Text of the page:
This was this morning’s sermon, preached at Community Lutheran Church!

 

 

Today is a big day here at Community!  We’re celebrating 15 young peoples’ First Communion, and we’ve got two baptisms happening.  It’s a day full of joy! We’re welcoming people into the body of Christ in the waters of baptism and celebrating how we continue to grow and live out those baptisms through receiving God’s holy meal time and time again.

And we also have this wonderful passage about salt and light, cities on a hill and what it means to live out our faith.  This passage always makes me think of the musical Godspell:

You are the light of the world!
You are the light of the world!
But if that light is under a bushel,
It’s lost something kind of crucial
You got to stay bright to be the light of the world

You are the salt of the earth
You are the salt of the earth
But if that salt has lost its flavor
It ain’t got much in its favor
You can’t have that fault and be the salt of the earth!

I love musicals and this song makes remembering Jesus’ words catchy and jazzy!

However, I think when we hear this passage, our tendency is to think, “what do I have to do to be salt?” or “what do I have to do to be light?”  I think we hear Jesus’ words in the second part of the passage and they put us on edge: “Therefore, whoever breaks one of the least of these commandments, and teaches others to do the same, will be called least in the kingdom of heaven; but whoever does them and teaches them will be called great in the kingdom of heaven.  For I tell you, unless your righteousness exceeds that of the scribes and Pharisees, you will never enter the kingdom of heaven.”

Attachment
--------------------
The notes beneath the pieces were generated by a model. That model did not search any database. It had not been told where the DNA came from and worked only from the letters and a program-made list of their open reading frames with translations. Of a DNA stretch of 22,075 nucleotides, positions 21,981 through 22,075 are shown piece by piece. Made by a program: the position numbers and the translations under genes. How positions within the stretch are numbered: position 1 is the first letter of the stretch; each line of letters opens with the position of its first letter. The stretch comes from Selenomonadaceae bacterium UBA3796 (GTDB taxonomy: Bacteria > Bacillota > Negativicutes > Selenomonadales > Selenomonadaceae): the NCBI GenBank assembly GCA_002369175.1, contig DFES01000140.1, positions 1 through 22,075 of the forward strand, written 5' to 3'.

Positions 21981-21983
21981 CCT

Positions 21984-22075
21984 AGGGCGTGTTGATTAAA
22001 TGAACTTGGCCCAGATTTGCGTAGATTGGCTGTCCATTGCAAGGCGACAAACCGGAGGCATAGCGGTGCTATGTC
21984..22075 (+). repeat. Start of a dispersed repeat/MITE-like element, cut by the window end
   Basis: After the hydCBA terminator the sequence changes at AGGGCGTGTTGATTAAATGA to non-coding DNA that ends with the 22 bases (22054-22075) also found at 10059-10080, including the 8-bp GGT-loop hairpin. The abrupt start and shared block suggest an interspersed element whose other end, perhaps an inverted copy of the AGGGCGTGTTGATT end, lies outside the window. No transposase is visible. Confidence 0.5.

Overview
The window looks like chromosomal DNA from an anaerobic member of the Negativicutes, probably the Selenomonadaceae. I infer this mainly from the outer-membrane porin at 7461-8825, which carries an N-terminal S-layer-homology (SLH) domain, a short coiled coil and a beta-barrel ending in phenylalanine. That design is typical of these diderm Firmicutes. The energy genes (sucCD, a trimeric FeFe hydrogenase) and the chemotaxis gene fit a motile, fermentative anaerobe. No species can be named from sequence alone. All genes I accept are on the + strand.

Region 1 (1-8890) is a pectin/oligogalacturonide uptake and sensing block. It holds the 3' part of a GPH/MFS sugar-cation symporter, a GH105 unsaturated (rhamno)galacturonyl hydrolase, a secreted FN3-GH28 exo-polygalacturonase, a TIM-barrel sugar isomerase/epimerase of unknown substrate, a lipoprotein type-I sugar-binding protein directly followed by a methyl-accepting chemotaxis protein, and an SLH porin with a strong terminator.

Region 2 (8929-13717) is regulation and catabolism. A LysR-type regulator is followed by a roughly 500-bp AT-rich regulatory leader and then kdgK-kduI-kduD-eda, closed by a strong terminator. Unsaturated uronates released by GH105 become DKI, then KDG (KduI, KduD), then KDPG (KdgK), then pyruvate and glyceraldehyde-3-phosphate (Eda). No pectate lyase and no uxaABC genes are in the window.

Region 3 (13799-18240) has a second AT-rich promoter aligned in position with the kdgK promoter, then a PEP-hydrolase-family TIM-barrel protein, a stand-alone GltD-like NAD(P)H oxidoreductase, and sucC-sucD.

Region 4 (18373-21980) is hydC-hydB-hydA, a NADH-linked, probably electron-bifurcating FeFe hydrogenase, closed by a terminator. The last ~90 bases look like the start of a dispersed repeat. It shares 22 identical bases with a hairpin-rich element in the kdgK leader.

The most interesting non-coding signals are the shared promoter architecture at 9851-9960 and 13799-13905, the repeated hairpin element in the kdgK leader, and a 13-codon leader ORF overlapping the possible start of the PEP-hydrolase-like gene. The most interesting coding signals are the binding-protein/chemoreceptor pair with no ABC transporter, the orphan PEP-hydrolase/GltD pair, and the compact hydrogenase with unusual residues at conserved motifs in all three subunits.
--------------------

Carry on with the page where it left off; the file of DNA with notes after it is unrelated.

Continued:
Gulp.  Well, I’m out!  Good luck, right? To give you an idea, the rabbis, the descendants of the Pharisees, name 613 commandments or mitzvot to follow.  If we’re honest, it’s hard to even follow the 10 commandments, right? So how can we possibly reach such an incredibly high bar?! We can’t.  We all fall short. And thankfully, God knew this and took on humanity to do what we couldn’t do – to fulfill the law and the prophets.  And so we’ve been made righteous through Christ, our savior.  In God’s eyes, Christ has made us righteous – right before God – through his self-giving life and death on the cross.

We know this.  We are reminded of it week after week.  We remember it when we enter the church and see the font – the waters in which we were forgiven and welcomed as children of God.  We remember it when we are graciously invited to the feast and we hear those words, “‘Take and eat; this is my body, given for you.  Do this for the remembrance of me.’” “‘This cup is the new covenant in my blood, shed for you and for all people for the forgiveness of sin.  Do this for the remembrance of me.’”